Companies that do annual pen tests and have two years of solid results indicate readiness, Smith said, especially "if you're doing quarterly vulnerability scans, both internal and external, and you're not seeing any canary-in-the-coal-mine-type situations."

Before considering cyber-war gaming, it is also important to take into account if there are infrastructure and personnel in place to conduct, detect and respond to attacks. "If you're missing any one of those pillars, it doesn't end up being worth the time and effort," Smith said.

In this instance, outsourcing is an option. Companies don't have to handle all aspects of cyber-war gaming internally -- and it can, in fact, be beneficial to outsource at least a portion of the exercise.

If your company only has a blue team, for example, it could hire a third party to conduct the attack. Even if your company has the staff and resources to conduct the exercise, consider hiring an outside red and blue team to test against the opposite internal team. Your red team may know how the internal blue team would respond and vice versa, which a third-party attacker probably wouldn't. This could impact the test and its results.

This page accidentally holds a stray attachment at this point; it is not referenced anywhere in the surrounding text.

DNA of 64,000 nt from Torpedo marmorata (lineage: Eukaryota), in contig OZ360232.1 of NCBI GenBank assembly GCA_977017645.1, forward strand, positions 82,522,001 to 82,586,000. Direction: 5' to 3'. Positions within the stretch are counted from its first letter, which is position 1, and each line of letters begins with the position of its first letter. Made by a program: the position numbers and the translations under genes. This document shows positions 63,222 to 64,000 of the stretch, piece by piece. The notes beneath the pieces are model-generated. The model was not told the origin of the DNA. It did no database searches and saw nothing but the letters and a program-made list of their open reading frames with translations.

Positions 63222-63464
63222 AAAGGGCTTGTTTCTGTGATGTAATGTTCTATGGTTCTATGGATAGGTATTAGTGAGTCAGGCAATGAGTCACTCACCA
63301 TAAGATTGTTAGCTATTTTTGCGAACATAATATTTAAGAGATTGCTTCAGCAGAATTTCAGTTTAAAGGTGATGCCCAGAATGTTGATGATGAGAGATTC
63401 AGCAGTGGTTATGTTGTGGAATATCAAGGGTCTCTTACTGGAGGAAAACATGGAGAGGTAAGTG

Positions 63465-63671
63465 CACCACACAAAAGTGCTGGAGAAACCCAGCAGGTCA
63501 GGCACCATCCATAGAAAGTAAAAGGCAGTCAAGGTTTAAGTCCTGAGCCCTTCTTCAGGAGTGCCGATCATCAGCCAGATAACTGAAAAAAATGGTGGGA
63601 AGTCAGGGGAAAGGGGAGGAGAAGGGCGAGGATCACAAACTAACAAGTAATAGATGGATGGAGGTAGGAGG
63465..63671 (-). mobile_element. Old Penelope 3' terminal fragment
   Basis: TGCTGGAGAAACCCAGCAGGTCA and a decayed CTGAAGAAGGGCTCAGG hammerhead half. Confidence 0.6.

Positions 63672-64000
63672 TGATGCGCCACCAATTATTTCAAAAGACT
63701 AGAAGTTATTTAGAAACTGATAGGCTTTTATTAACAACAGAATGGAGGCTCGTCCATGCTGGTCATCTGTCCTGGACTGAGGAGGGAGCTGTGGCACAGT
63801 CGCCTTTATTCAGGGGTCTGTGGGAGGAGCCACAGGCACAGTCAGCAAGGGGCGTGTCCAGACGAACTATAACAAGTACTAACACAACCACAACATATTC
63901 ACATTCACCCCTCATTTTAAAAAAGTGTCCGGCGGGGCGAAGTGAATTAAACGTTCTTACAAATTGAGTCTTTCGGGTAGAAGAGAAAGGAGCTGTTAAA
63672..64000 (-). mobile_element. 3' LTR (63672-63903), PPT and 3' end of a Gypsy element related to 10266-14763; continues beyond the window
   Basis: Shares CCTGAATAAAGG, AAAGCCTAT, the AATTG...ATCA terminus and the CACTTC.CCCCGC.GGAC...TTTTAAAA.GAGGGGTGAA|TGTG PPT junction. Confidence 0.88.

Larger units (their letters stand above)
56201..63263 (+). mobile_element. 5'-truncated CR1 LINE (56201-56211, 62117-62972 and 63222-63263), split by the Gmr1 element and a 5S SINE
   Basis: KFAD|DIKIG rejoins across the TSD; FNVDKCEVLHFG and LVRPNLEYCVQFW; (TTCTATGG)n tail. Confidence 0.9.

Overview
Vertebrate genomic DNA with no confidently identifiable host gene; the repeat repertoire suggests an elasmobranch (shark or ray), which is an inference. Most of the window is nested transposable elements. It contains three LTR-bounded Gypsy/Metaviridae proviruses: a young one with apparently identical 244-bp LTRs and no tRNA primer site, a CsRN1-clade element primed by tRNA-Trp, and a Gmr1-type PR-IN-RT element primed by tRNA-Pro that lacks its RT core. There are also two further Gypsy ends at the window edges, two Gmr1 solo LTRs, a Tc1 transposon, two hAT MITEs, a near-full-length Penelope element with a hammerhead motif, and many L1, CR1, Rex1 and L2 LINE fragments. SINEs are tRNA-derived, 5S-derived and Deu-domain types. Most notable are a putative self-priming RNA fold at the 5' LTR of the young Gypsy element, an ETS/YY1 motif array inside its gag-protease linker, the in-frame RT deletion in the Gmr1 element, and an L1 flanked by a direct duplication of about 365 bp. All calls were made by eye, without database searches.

Challenges of cyber-war gaming

Cyber-war gaming isn't all roses. Be aware of these potential downsides before conducting an exercise.

Cyber-war gaming isn't cheap

Conducting an assessment can be expensive. It takes time to devise the situation, determine the end goal and carry out the exercise. In some instances, the end result might not be worth the time and cost. If the blue team prevents the red team from penetrating the perimeter, you just conducted a costly pen test. On the other hand, if the red team easily makes it into the system and experiences next to no resistance, it expensively shows your cybersecurity defense needs an overhaul.